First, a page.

In the world, it is common practice to use whatever means necessary to grasp the brass ring, but such selfish ambition should be absent from the church. In light of the example of Korah, have we allowed ourselves to be led by men or are we really following. . .
The Parable of the Great Supper is Jesus' response to a fellow dinner guest exclaiming, "Blessed is he who shall eat bread in the kingdom of God!" In the parable, Jesus exposes and corrects the ignorance of those who, in their pride, misjudge their true mo. . .
What is the difference between reputation and character? Which is more important? Ultimately, our character should be the foundation of our reputation.
Why is human nature so corrupt? Why is it so widespread? How did it come to be? Did God create it this way?
Joe Baity, reflecting on the seeming Narcissistic Zeitgeist displayed by our generation, promoting self-gratification, self-realization, and self-indulgence, with a plethora of self-help books promoting elevating self interest above others, cautions that t. . .
Martin Collins, maintaining that connectedness is as needful to our spiritual well-being as oxygen is to our physical well-being, suggests that our original parents lost a most valuable connection when they made the decision to eat of the forbidden fruit, . . .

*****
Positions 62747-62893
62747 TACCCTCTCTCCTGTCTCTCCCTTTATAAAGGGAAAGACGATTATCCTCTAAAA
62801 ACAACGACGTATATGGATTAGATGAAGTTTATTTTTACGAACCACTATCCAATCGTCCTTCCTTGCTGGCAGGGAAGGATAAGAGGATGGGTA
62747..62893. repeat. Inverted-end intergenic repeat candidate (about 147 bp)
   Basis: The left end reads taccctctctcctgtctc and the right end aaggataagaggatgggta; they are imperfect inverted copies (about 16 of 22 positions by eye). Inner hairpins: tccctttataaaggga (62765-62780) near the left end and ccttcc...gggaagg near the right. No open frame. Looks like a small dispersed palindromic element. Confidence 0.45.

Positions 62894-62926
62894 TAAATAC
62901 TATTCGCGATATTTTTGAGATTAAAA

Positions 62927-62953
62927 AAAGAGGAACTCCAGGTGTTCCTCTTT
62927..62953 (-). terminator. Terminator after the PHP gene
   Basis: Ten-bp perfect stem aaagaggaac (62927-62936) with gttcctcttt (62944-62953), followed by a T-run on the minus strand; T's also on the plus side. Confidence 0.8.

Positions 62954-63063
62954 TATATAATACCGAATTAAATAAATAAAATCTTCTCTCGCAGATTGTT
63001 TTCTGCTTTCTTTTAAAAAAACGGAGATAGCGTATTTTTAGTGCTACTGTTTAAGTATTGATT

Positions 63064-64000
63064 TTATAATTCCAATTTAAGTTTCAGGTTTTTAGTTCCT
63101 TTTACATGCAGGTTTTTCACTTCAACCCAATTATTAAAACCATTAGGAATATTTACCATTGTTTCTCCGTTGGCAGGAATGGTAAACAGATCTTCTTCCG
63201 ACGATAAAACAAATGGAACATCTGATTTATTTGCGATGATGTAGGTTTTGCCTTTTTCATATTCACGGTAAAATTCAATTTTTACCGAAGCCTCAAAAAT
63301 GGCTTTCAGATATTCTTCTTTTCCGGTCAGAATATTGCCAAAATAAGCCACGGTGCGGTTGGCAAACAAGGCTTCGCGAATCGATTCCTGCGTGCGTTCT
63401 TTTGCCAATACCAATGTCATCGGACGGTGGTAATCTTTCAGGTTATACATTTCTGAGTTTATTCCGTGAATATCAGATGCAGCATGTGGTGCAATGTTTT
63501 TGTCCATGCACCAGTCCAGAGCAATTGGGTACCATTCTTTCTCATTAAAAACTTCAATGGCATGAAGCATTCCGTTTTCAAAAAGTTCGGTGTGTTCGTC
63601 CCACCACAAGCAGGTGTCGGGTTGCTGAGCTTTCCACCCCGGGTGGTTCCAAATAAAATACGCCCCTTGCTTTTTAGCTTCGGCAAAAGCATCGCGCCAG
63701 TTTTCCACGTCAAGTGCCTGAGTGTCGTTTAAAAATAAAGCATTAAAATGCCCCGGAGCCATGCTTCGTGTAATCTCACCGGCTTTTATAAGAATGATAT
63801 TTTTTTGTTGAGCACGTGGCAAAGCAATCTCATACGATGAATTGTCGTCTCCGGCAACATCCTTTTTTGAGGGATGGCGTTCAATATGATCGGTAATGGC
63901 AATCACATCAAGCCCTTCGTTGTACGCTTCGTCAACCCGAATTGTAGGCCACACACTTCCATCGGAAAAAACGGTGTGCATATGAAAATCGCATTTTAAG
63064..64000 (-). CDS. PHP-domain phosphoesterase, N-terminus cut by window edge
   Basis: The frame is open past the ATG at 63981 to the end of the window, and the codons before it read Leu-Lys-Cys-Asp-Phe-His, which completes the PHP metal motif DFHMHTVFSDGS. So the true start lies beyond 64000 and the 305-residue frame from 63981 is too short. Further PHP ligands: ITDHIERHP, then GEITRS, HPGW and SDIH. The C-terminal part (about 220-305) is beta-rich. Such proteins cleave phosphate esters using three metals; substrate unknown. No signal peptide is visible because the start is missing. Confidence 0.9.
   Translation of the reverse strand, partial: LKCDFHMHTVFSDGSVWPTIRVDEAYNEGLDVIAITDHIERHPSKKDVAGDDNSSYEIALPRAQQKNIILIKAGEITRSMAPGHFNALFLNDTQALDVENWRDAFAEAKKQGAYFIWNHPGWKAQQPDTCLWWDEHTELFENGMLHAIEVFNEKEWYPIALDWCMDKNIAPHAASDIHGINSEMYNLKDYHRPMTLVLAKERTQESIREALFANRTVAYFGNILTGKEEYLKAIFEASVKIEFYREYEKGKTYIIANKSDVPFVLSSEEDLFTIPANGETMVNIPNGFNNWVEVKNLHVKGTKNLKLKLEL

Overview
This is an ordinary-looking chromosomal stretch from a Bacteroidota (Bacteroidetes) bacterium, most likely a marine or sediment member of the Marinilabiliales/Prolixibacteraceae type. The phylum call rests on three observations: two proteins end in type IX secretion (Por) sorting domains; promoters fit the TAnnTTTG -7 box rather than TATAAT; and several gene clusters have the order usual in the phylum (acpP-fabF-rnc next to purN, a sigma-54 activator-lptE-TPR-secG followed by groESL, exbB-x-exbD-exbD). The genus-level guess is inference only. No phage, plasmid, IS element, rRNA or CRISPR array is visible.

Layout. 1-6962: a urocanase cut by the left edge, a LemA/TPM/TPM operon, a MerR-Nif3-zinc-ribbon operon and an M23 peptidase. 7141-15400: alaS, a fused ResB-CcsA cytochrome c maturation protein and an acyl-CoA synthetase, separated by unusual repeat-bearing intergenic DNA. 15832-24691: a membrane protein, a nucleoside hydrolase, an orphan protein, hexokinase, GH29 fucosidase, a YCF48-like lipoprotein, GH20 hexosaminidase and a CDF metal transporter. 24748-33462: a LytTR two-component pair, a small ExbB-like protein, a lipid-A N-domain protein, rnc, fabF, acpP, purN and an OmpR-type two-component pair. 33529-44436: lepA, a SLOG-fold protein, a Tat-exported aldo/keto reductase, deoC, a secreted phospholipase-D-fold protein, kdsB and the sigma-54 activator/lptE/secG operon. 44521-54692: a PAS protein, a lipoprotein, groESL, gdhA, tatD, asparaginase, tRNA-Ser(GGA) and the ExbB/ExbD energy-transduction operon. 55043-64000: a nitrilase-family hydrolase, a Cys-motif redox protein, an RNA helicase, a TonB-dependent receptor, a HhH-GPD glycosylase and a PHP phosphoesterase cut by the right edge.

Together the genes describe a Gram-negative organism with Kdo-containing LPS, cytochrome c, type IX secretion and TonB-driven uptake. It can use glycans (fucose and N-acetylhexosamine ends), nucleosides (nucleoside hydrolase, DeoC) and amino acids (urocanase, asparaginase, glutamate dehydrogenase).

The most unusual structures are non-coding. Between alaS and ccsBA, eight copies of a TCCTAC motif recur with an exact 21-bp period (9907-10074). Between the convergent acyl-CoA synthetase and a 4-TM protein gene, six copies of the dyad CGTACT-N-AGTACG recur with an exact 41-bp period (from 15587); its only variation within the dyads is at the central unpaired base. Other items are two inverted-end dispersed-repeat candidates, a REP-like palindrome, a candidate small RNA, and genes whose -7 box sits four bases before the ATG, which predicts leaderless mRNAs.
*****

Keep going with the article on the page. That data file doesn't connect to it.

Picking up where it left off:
The modern church of God, particularly a few of its splinter organizations, have made a big deal out of Revelation's letters to the seven churches. Often highlighted is the "open door" promised in the letter to Philadelphia. David Grabbe provides proof fro. . .
John Ritenbaugh focuses upon several abuses of one of God's gifts to mankind — eating and drinking. While drunkenness and gluttony indicate self-centeredness, lack of discipline, often leading to poverty and ill health, moderation in all things is th. . .
Richard Ritenbaugh, citing the Tower of Babel chapter in Genesis 11, in which the builders tried to "make a name" for themselves, trying to make themselves equal to God, suggests that God gave them a name: Babel: Confusion or Chaos. A name (1) id. . .
Richard Ritenbaugh observes that the self-indulgent, immoral culture of Corinth parallels today's America and the current fractured state of the church. Paul, before he gives the Corinthians a corrective message on factions and party spirit, reminds them t. . .
Rather than having an apathetic relationship toward God, we must ardently, earnestly, and fervently seek God in order to imitate His behavior in our lives.
... Another aspect of reality, then, is that God puts people where He wants them and gives them the responsibilities that He desires them to fulfill. That was true for Israel, just as it is true for the Body of Christ. ...
John Ritenbaugh explores the different nuances of this huge, sprawling negative concept, ranging from transitoriness, futility, profitlessness, confusion, falseness, conceit, vainglory, denial, and idolatry. Moses encapsulates the Old Testament's understan. . .
John Ritenbaugh emphasizes, that like Moses, Paul, James, and Joshua, all of us have been called to be faithful stewards of God, endowed with gifts to serve the congregation. Like Moses, we have to develop conviction, a product of a relationship of God, es. . .
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